Lord, please give me a watchful spirit; and Your wise perspective on the world around me.
Monday, April 06, 2009
Jesus is in no mood for lightness. He curses a barren fig tree. Then He cleans the money changers and dove sellers out of the temple. His explanation, "Is it not written, 'My house shall be called a house of prayer for all nations'? But you have made it a den of thieves."
What does the serious, down-to-business, days-from-the-cross Jesus curse in our lives, my life? My fruitlessness? My affair with the things of this world?
God help me, this Holy Week, to get honest with You and let You get ruthless with me.
Sunday, April 05, 2009
On Saturday we joined thousands of other Vancouverites at the open house of the new Vancouver Convention Center. It will be the media hub of the 2010 Olympics less than a year from now.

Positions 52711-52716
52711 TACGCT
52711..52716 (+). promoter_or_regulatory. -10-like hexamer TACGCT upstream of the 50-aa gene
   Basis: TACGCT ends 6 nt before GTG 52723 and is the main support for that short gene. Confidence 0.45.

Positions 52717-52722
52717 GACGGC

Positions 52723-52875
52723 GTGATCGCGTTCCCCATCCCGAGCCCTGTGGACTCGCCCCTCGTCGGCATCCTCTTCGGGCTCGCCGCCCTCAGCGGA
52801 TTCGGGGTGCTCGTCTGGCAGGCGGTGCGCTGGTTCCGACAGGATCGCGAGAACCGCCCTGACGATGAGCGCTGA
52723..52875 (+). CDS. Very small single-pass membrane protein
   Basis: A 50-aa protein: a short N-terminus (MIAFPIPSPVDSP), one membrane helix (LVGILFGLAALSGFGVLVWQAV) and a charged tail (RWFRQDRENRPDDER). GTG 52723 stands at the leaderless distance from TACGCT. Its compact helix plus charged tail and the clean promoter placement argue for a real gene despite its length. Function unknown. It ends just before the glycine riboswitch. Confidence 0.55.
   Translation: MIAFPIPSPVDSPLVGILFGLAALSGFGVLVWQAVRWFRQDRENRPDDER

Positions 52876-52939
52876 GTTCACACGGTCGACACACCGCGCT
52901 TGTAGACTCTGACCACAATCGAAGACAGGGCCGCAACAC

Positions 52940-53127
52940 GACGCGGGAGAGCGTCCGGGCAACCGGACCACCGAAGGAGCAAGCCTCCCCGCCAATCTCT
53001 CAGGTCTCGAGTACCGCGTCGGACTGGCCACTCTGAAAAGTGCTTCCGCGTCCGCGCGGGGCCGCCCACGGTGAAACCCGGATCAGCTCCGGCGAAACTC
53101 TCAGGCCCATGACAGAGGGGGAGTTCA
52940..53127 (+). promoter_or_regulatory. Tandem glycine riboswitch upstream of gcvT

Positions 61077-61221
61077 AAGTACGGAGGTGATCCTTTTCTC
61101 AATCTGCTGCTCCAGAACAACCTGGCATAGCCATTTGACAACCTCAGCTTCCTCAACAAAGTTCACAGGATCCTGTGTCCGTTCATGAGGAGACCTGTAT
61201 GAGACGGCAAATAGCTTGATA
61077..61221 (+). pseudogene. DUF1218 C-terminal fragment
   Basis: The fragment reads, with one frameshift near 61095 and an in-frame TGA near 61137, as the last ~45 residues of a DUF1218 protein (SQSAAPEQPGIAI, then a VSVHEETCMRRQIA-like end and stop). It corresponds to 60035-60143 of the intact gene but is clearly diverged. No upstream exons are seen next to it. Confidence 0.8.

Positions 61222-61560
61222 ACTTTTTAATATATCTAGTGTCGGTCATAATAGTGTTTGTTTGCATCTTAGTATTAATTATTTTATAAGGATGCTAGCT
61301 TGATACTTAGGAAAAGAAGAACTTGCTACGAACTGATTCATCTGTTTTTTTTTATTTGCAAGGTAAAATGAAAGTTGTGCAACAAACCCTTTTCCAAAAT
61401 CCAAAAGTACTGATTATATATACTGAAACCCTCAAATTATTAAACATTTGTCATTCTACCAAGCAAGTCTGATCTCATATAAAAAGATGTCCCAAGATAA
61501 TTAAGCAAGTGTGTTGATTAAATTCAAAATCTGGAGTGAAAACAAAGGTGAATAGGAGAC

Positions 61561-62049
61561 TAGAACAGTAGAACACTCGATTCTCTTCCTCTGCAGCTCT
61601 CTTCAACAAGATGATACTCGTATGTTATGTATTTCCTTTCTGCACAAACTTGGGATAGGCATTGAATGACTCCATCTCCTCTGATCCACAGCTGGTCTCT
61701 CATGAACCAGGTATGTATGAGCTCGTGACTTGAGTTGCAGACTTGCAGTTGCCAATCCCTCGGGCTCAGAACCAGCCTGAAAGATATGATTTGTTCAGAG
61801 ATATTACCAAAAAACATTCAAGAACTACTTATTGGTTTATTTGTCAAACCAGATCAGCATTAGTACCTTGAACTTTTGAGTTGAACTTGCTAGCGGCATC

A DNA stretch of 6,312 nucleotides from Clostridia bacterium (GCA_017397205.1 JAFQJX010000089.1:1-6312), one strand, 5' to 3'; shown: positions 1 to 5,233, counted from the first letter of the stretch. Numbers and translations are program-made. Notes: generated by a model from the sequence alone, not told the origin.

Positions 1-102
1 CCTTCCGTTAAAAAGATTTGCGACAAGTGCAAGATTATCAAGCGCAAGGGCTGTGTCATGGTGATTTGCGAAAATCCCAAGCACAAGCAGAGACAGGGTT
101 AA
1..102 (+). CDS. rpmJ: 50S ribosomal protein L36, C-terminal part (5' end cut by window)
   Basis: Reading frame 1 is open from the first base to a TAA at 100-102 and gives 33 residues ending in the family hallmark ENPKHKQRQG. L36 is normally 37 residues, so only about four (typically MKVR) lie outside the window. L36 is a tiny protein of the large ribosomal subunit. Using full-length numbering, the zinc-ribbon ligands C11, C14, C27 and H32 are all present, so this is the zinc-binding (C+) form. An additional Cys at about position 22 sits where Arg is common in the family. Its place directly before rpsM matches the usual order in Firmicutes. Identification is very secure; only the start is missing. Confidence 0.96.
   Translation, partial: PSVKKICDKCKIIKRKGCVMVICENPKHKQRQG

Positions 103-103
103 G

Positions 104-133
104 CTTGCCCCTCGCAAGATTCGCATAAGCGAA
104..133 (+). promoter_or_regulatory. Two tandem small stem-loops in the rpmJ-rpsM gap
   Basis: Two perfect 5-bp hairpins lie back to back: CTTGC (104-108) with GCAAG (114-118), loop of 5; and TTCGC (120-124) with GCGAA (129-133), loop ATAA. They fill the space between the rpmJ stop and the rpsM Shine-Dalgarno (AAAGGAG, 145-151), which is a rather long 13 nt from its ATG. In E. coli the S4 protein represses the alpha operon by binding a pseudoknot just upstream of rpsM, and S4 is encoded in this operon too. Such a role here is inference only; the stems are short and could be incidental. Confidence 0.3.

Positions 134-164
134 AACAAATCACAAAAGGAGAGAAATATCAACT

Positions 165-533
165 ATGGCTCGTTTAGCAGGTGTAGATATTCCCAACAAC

It is a large spectacular building in a spectacular setting on the waterfront right next to Canada Place.
An escalator takes you from the bottom to the second level and this globe display, from which you can look down on the lower level.
The ballrooms (this day one huge room; I assume they have movable dividers that make them into A,B,C and D), are five and one half stories and Ballroom D has a bank of windows looking over the water.
When we toured, around 11:30 Sat. a.m. a puppet/cirque performance was going on (complete with this huge aluminum puppet and about eight puppeteers behind the scenes pulling the strings).
Many of the walls are made of wood ends. These lumber-stacked walls are built from B.C. Hemlock and were assembled by a robot named Victoria in Saanich on Vancouver Island.
The building has six acres of rooftop gardens. These have been planted with wildflowers, grass, and will hopefully be the nesting ground for birds. The gardens recreate a Gulf Island beach habitat. The rooftop also has four beehives.